“And yet he still has not complied,” said Alex. “Do you think if he hasn’t complied to this, that waterboarding would have worked? Maybe some splinters under his nails? Trust me. I’ve seen his mind. I know what it will take. I will get you results.”
Shortly, the exemplars returned, dragging a man from detainment between them. At the sight of the blood, the man fought back like a lion. He howled and screamed.
“No!” he stammered. “What is this? What is this?”
It took everyone combined to secure him to a second chair. Duct tape went over his mouth. They sidled him close to the bloodied man until their hands were in contact. Meanwhile, the exemplar who’d been on his smoke break administered a shot of something into the tortured man, causing him to snap awake.
“If you’ll please,” said Alex.
Sakhr glared at him one final time before resting his hands upon both tied men. A flicker later, the roles switched. Sakhr stumbled back, teeth clenched.
The new man who’d struggled so much now slumped. The terror in his eyes changed into a dead focus that stared through the floor with a vacancy that scared Winnie more than the terror had.
The bloody man thrashed wordlessly. Pain from his new body screamed where there had been nothing a moment before. There was no room in his mind for a coherent response, only to flop against his restraints like a suffocating fish.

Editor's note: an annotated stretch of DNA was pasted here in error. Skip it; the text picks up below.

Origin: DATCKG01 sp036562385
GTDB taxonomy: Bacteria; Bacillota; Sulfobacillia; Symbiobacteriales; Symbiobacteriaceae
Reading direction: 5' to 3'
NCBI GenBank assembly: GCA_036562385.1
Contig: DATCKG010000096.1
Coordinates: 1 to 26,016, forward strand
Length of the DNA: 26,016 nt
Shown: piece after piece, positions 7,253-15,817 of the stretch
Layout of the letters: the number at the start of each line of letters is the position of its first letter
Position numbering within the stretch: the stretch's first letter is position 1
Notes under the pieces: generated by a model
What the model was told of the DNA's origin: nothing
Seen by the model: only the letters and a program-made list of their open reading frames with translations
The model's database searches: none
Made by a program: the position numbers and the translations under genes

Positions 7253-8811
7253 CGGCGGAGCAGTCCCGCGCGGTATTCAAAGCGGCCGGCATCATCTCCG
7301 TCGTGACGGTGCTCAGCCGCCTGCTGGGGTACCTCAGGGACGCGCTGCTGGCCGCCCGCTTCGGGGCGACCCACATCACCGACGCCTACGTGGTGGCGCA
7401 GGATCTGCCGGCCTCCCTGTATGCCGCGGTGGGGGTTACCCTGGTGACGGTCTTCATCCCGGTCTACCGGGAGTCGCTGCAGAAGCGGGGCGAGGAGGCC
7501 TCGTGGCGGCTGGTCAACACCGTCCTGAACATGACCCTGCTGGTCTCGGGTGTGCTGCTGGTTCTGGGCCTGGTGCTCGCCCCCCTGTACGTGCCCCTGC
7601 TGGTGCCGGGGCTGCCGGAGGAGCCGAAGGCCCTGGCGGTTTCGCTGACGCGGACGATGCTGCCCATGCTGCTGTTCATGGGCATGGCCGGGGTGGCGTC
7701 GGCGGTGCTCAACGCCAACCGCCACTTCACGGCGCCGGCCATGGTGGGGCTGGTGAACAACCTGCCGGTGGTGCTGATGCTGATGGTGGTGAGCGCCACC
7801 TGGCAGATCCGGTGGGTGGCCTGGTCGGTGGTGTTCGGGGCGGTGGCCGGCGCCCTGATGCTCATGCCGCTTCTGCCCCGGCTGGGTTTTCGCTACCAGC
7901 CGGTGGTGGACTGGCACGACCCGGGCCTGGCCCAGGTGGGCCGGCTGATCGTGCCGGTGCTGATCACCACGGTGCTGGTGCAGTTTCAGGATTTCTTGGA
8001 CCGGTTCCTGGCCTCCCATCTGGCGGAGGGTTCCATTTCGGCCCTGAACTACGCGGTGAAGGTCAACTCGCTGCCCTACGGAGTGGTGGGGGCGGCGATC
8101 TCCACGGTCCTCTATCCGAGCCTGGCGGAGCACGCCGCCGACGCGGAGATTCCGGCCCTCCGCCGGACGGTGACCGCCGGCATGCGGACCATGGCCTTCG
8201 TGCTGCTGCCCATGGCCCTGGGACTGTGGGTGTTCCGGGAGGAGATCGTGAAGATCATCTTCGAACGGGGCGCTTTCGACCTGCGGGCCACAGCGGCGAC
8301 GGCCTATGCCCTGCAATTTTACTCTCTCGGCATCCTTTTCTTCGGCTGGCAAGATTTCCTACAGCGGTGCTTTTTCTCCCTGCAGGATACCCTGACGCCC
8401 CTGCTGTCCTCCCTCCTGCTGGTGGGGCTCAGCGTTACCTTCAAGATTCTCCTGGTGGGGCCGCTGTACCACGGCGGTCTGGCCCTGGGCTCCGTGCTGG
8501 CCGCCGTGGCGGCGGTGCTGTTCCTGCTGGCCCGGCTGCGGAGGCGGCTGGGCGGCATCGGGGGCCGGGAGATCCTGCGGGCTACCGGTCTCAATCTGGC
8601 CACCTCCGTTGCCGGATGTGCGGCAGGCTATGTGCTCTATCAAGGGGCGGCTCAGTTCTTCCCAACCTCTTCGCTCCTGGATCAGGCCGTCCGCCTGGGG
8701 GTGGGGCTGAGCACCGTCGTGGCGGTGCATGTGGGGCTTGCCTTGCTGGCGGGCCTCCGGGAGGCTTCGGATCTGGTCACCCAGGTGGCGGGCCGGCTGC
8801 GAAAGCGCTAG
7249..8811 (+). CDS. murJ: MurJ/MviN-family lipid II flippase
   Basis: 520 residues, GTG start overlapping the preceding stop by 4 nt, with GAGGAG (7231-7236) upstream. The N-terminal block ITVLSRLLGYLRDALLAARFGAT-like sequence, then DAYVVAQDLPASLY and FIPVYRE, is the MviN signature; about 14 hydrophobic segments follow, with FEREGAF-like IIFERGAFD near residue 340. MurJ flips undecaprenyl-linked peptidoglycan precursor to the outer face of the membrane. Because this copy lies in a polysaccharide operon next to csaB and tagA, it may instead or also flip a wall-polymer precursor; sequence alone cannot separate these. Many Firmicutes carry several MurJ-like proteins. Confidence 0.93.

Alex motioned to an exemplar, who took out a gun, pointed, and shot. The click of the repulse pistol was no louder than a stapler. The bloodied man slumped. Blood poured from a new hole on his forehead.
Alex and the interrogator untied the dead body and tossed it to the corner. For the vacant man, they pulled his chair to a corner and left him facing the wall. The man stared at it as though there were nothing else worth watching.
“All right. You two,” Alex pointed to the remaining exemplars. “Another body.”
“Male or female?”
Alex eyed Winnie. “…Female.”
“Sure thing, boss.” They left.
Suddenly Winnie was hyperventilating. Torture? They were going to torture her? She vomited again. Nothing came up. She struggled to move, but her body was going numb. Staggering, she raced to the corner. Putting her stumpy feet against the wall, she rocked her weight against it, hoping to tip the box. There was no thought to where she’d go, she just had to try. Helena watched curiously. She still didn’t know.
“Looks like they figured out what’s going on,” Alex said. He scooped Winnie up.
She kicked her hind legs, scratching at skin.
“Goddamn this relentless little bitch.” Alex raised her in the air.
“Stop!” yelled Sakhr. “Do not drop her.”
“Just hold her properly.”
“I am. Look.”
Winnie kept struggling, but he gripped her with both hand. She gained no purchase.
The exemplars returned dragging a middle-aged woman in prison leggings and a tank top. She too fought upon seeing the room, but they strapped her to the vacated bloody chair. Duct tape came next.
“Bring her.” Sakhr pointed to Winnie.
Alex didn’t move. “Nope.”
“What? Is that Winnie?” Sakhr pointed to Helena.
Alex jostled Winnie. “No, this is.”
“Then bring her.”